The trial court found that appellant had violated the terms of his community supervision as alleged in the State=s motion. The trial court found appellant guilty and assessed punishment at eight years=confinement in the Texas Department of Criminal Justice, Institutional Division. Appellant filed a motion for new trial, which the trial court denied without holding a hearing.
In his sole point of error on appeal, appellant contends the trial court erred in refusing to grant an evidentiary hearing on his motion for new trial because new evidence was introduced that was not adduced at the hearing on the State=s motion to adjudicate guilt. Appellant=s motion for new trial alleged the trial judge intimated in trial counsel=s presence that because of the Aon or about@ language in the State=s motion to adjudicate guilt, she would find the State=s allegations true even if the defense witnesses testified that appellant was out-of-state on October 10 and 17. Therefore, appellant argued, the trial court was neither neutral or detached and was biased against appellant. On appeal, appellant argues the motion and the attached affidavit give rise to facts not determinable from the record, and therefore, appellant was entitled to a hearing to determine the trial court=s alleged bias.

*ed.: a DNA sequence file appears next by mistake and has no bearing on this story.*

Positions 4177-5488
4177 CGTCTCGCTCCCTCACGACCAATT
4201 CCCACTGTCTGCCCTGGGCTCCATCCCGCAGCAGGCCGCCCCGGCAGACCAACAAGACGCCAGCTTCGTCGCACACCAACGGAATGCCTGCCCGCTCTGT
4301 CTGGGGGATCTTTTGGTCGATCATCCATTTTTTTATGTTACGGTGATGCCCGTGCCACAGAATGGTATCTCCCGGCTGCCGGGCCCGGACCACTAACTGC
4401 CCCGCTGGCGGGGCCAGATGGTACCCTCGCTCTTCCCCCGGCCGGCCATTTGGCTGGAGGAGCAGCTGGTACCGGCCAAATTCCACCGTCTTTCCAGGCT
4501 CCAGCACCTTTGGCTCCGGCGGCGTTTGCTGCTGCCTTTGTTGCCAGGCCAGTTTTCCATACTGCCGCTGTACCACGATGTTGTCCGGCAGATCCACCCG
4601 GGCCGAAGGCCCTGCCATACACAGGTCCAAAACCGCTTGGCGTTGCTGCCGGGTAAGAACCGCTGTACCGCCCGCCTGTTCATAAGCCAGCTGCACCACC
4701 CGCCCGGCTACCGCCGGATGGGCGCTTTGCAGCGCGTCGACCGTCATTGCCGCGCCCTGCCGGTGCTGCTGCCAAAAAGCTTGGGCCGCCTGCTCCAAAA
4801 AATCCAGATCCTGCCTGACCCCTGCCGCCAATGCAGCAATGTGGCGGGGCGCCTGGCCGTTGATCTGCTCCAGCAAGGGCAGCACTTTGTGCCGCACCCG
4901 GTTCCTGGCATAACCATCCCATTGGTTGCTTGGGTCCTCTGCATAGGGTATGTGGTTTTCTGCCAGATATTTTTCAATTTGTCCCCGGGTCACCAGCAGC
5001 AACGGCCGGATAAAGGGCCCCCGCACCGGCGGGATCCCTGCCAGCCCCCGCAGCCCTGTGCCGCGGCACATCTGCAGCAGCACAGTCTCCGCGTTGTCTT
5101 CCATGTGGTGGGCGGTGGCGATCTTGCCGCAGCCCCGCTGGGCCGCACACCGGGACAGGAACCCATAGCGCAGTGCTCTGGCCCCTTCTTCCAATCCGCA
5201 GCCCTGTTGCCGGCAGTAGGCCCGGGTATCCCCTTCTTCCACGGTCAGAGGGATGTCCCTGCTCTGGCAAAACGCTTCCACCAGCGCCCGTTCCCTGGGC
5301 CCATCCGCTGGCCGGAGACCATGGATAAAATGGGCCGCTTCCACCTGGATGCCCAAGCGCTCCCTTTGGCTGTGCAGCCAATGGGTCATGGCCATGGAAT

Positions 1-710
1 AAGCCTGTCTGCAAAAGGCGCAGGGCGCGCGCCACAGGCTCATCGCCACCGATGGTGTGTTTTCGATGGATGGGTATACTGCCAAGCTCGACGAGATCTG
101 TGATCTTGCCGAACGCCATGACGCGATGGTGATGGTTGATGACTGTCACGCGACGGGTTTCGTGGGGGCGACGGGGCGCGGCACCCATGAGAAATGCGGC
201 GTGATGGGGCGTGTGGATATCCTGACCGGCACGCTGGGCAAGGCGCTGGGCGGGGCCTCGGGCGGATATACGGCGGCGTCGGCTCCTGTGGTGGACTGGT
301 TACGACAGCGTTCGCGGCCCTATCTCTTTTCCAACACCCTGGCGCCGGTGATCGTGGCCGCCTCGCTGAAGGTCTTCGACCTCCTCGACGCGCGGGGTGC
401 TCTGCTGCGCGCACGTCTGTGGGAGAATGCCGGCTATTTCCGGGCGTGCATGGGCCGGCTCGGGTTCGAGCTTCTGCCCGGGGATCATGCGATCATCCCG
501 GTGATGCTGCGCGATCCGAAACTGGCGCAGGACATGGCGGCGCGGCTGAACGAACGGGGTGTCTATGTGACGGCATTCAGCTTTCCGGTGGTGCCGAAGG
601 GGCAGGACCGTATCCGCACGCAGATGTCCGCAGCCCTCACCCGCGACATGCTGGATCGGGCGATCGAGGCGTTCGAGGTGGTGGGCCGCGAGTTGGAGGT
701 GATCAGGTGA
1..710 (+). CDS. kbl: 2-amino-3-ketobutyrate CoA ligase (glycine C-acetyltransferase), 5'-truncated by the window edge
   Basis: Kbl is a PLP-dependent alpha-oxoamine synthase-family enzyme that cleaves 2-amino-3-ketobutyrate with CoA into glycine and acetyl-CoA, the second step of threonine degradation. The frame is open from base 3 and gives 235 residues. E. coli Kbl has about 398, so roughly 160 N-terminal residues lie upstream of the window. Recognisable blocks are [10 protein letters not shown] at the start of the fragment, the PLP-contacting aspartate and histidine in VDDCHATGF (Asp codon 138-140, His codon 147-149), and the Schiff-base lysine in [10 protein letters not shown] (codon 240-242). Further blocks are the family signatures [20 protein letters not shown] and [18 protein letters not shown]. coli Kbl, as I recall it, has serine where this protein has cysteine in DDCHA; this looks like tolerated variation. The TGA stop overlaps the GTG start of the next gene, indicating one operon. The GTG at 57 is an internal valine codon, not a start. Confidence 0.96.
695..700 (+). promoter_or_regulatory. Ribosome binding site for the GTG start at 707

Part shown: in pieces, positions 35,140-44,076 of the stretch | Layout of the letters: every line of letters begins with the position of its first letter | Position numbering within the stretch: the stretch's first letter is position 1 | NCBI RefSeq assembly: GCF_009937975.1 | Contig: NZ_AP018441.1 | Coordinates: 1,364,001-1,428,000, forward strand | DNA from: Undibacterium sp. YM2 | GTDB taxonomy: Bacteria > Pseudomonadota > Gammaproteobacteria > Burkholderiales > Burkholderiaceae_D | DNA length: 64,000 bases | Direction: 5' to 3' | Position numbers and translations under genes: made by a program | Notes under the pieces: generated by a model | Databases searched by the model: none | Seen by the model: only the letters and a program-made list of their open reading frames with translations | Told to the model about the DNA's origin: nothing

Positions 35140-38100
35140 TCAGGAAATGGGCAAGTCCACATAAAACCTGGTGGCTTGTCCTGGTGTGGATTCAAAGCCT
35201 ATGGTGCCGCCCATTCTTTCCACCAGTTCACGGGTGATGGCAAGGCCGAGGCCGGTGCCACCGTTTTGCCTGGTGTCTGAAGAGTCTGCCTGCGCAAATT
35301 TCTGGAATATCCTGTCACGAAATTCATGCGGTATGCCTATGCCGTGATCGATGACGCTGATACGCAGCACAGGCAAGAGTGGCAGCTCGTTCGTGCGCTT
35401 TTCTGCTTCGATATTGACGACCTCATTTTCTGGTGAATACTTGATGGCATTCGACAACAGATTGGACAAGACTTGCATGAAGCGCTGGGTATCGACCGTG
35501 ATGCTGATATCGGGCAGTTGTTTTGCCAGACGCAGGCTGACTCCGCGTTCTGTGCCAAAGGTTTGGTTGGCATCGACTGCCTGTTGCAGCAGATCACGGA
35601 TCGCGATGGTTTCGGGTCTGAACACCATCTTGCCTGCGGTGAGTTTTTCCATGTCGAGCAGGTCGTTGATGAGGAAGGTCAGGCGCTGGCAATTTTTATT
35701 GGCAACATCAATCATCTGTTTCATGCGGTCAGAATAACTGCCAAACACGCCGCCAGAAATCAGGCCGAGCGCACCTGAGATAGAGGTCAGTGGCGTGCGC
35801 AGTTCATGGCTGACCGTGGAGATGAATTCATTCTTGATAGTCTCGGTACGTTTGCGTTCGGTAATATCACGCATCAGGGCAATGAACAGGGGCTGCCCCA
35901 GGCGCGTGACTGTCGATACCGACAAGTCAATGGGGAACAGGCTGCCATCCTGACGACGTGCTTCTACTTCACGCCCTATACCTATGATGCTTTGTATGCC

The right to a hearing on a motion for new trial is not an absolute right. See, e.g., Reyes v. State, 849 S.W.2d 812, 815 (Tex. Crim. App. 1993); Moore v. State, 4 S.W.3d 269, 278 (Tex. App.CHouston [14th Dist.] 1999, no pet.). We review a trial court=s refusal to hold an evidentiary hearing on a motion for new trial under an abuse-of-discretion standard. Reyes, 849 S.W.2d at 816. When a defendant presents a motion for new trial that raises matters not determinable from the record upon which the defendant could be entitled to relief, the trial judge abuses his discretion by failing to hold a hearing. Id. As a prerequisite to obtaining a hearing, a motion for new trial must be supported by an affidavit specifically showing the truth of the grounds alleged as a basis for a new trial. Daniels v. State, 63 S.W.3d 67, 70 (Tex. App.CHouston [14th Dist.] 2001, pet. ref=d). The affidavit must be made by someone with knowledge of the facts, and the affidavit must show reasonable grounds exist for granting a new trial. Reyes, 849 S.W.2d at 816; Flores v. State, 18 S.W.3d 796, 798 (Tex. App.CAustin 2000, no pet.). An affidavit that is conclusory or that is unsupported by facts is not sufficient to put the trial court on notice that reasonable grounds for relief exist. Buerger v. State, 60 S.W.3d 358, 363 (Tex. App.CHouston [14th Dist.] 2001, pet. ref=d).